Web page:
Sunday, December 25, 2016

In the blink of an ... LED

I strongly desired to enter 32bit arm microcontroller world with Atmels' SAM-D21 (Cortex-M0+) microcontroller, but the Arduino Zero board came very late and expensive... then Atmel was acquired and... And STM32 it was! In form of the Nucleo board which I see it much over Arduino Zero in terms of features, and four times cheaper!

So, I started to program it, learning more with every successful little project. I have a functional installation of OpenSTM32 IDE (which is an Eclipse plug-in which come also with an arm development toolchain), STM32CubeMX and st-link linux software. Also, I'm using HAL library (STM32CubeL1 package for my Nucleo model) instead of CMSIS library. I know CMSIS is a general library which covers all the different brands out there but I don't plan to use anything else apart of STM32 (my brain is already under pressure) so HAL it is - for now.

How I work with the IDE? Well, you can use OpenSTM32 stand-alone, without any problem, but you need a little more knowledge regarding the content of the libraries than a newbie has, more digging inside the forums, trying hard not to bother the more knowledgeable members. But STM32CubeMX helps you to configure the pins of the microcontroller in a visual manner and with protection against errors, in the end exporting the project to OpenSTM32 format. Project from which I take only a few files, replacing the counterparts from the OpenSTM32 project.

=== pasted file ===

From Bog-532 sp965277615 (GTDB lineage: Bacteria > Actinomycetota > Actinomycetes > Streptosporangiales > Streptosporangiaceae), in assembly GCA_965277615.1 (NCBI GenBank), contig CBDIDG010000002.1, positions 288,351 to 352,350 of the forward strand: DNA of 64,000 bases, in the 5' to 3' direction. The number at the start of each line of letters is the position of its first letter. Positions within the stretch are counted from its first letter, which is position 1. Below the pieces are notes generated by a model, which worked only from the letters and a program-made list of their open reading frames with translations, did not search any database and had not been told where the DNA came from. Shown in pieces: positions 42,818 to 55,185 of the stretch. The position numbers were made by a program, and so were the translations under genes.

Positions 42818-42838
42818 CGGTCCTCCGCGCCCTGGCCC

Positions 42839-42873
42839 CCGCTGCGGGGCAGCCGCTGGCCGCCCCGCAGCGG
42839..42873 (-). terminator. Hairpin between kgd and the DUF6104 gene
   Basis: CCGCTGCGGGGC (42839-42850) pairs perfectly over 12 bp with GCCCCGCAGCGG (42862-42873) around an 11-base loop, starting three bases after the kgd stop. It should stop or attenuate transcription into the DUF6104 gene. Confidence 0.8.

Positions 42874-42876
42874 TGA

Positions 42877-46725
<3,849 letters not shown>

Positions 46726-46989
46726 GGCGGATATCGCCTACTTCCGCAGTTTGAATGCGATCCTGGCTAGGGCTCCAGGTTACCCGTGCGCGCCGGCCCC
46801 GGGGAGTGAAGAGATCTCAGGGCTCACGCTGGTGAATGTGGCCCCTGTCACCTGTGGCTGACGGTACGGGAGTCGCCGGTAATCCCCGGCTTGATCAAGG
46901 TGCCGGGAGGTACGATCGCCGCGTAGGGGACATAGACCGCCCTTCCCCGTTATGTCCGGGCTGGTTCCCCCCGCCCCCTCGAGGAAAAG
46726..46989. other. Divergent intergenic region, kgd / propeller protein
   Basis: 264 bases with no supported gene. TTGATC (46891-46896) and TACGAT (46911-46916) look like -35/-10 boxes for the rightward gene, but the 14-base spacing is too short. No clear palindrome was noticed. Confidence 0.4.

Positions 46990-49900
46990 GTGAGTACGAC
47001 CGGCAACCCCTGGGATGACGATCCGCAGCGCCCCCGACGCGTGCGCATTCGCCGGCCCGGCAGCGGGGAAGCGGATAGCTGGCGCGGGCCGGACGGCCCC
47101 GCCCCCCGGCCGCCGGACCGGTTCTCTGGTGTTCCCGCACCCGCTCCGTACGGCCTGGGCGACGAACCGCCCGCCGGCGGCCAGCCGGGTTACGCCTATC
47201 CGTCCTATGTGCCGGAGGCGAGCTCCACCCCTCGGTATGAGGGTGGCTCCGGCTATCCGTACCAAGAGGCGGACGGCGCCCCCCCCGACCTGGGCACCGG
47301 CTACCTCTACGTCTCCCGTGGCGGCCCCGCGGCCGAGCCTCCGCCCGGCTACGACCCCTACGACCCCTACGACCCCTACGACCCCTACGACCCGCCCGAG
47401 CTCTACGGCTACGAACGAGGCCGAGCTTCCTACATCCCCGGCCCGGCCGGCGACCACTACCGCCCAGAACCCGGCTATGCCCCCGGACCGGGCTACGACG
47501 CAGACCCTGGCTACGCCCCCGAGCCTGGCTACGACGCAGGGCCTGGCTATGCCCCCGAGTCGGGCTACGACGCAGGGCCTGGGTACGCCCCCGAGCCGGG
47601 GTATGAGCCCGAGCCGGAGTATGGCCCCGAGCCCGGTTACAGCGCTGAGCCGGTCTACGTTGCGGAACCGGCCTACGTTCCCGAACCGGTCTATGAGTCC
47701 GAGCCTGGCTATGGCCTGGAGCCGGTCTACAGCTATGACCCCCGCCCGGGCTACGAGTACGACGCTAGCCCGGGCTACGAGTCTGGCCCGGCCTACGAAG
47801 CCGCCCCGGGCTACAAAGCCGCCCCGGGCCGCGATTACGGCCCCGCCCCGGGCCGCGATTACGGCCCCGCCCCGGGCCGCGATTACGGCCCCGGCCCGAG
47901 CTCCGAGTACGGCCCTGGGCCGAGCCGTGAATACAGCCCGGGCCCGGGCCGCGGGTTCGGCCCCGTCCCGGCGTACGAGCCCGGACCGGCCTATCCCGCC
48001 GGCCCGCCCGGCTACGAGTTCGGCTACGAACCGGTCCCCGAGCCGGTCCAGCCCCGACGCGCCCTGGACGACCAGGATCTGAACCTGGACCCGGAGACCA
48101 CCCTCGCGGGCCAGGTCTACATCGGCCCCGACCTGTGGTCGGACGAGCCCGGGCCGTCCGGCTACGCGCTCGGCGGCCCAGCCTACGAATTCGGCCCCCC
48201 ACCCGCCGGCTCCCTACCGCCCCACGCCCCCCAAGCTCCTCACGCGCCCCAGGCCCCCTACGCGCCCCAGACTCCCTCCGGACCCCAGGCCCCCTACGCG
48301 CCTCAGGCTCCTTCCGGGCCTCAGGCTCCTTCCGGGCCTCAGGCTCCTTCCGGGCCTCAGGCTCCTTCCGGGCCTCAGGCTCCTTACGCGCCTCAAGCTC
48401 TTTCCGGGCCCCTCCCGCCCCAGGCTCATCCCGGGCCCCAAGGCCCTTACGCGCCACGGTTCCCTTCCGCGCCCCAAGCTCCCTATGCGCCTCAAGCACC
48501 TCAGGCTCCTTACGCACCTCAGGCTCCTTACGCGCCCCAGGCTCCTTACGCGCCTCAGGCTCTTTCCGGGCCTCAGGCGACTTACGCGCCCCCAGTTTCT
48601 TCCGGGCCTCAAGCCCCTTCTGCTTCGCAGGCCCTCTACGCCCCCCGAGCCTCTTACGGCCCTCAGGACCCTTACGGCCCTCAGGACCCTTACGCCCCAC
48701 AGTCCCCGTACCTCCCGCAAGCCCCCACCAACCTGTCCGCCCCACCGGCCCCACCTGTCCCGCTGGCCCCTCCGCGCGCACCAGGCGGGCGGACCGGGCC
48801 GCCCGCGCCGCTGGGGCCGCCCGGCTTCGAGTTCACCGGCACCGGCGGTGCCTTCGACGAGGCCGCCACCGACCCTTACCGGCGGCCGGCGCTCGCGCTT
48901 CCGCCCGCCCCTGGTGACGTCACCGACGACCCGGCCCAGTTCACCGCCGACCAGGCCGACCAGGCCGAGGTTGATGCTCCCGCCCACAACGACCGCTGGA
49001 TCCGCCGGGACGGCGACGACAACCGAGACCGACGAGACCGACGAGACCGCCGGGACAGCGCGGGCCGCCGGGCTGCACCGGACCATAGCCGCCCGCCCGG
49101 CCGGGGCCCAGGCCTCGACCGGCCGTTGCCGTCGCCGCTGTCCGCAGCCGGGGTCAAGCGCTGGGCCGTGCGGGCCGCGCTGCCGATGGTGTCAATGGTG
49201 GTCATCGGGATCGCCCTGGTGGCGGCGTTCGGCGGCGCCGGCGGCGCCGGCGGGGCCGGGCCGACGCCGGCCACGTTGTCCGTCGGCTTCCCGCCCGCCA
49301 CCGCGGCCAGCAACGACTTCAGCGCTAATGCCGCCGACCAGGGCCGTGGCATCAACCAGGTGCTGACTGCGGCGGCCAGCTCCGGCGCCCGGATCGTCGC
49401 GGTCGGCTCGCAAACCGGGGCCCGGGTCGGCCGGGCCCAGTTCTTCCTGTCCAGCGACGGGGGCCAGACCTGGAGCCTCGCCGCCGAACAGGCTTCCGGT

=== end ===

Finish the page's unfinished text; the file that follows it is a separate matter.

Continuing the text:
In short, I create the main project with OpenSTM32 for my board, I do the same in STM32CubeMX and make the required pins configuration, I take the generated .c and .h files from "src" and "inc" subfolders and replace the originals with them. Then I start writing the application with confidence that having the right configuration, I won't brick the board. I know is a lot of work, but I don't mind. Not yet.

I created three "Hello World!" testing applications and uploaded them in my github account:

1. OW01_Blink_LED_blocking_delay - it blinks the user LED from the board at three different speeds using a blocking delay. The user button from the board is used to change which delay will be used - it has an external interrupt assigned to it. It is just a part of the code from the application demo the board came with it, nothing more.

2. OW02_Blink_LED_non_blocking_delay - it blinks the user LED at three different speeds using non blocking delays (this time it is my contribution). It has the same functionality as the previous example and the user button is used in the same way.

3. Nucleo_blink_led - it blinks the LED using blocking delays. This one is very simple, it uses the Wiring language and is created online at

All three applications work as intended and should compile out of the box on a correctly installed IDE + toolchain. Also, install the Subversive Eclipse plugin to import the projects inside the IDE directly from the github repository.

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